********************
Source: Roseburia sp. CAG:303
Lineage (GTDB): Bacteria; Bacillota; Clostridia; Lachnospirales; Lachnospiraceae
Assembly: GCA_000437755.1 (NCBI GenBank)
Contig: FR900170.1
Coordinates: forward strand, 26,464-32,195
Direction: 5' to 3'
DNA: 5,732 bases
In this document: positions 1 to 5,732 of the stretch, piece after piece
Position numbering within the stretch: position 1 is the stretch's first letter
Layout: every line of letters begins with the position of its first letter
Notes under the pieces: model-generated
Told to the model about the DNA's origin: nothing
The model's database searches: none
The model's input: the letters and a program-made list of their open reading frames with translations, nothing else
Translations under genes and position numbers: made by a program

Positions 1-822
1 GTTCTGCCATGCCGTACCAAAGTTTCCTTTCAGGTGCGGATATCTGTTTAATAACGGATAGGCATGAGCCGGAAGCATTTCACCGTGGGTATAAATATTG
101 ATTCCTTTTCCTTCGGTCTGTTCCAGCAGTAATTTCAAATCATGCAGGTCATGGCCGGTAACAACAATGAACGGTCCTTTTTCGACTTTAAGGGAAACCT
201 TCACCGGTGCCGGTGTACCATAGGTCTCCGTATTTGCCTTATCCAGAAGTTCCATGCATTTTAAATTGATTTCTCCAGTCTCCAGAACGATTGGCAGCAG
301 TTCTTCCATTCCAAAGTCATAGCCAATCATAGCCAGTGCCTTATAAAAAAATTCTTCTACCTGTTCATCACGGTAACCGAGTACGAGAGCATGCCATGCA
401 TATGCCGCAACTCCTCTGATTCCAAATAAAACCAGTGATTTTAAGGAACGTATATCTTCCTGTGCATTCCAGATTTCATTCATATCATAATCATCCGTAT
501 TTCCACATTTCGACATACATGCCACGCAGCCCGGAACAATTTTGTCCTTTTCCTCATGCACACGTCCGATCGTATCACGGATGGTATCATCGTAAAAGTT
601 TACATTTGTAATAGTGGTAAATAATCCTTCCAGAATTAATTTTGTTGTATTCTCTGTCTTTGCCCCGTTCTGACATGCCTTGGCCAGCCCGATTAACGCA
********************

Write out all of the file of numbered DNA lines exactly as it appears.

Source: Roseburia sp. CAG:303
Lineage (GTDB): Bacteria; Bacillota; Clostridia; Lachnospirales; Lachnospiraceae
Assembly: GCA_000437755.1 (NCBI GenBank)
Contig: FR900170.1
Coordinates: forward strand, 26,464-32,195
Direction: 5' to 3'
DNA: 5,732 bases
In this document: positions 1 to 5,732 of the stretch, piece after piece
Position numbering within the stretch: position 1 is the stretch's first letter
Layout: every line of letters begins with the position of its first letter
Notes under the pieces: model-generated
Told to the model about the DNA's origin: nothing
The model's database searches: none
The model's input: the letters and a program-made list of their open reading frames with translations, nothing else
Translations under genes and position numbers: made by a program

Positions 1-822
1 GTTCTGCCATGCCGTACCAAAGTTTCCTTTCAGGTGCGGATATCTGTTTAATAACGGATAGGCATGAGCCGGAAGCATTTCACCGTGGGTATAAATATTG
101 ATTCCTTTTCCTTCGGTCTGTTCCAGCAGTAATTTCAAATCATGCAGGTCATGGCCGGTAACAACAATGAACGGTCCTTTTTCGACTTTAAGGGAAACCT
201 TCACCGGTGCCGGTGTACCATAGGTCTCCGTATTTGCCTTATCCAGAAGTTCCATGCATTTTAAATTGATTTCTCCAGTCTCCAGAACGATTGGCAGCAG
301 TTCTTCCATTCCAAAGTCATAGCCAATCATAGCCAGTGCCTTATAAAAAAATTCTTCTACCTGTTCATCACGGTAACCGAGTACGAGAGCATGCCATGCA
401 TATGCCGCAACTCCTCTGATTCCAAATAAAACCAGTGATTTTAAGGAACGTATATCTTCCTGTGCATTCCAGATTTCATTCATATCATAATCATCCGTAT
501 TTCCACATTTCGACATACATGCCACGCAGCCCGGAACAATTTTGTCCTTTTCCTCATGCACACGTCCGATCGTATCACGGATGGTATCATCGTAAAAGTT
601 TACATTTGTAATAGTGGTAAATAATCCTTCCAGAATTAATTTTGTTGTATTCTCTGTCTTTGCCCCGTTCTGACATGCCTTGGCCAGCCCGATTAACGCA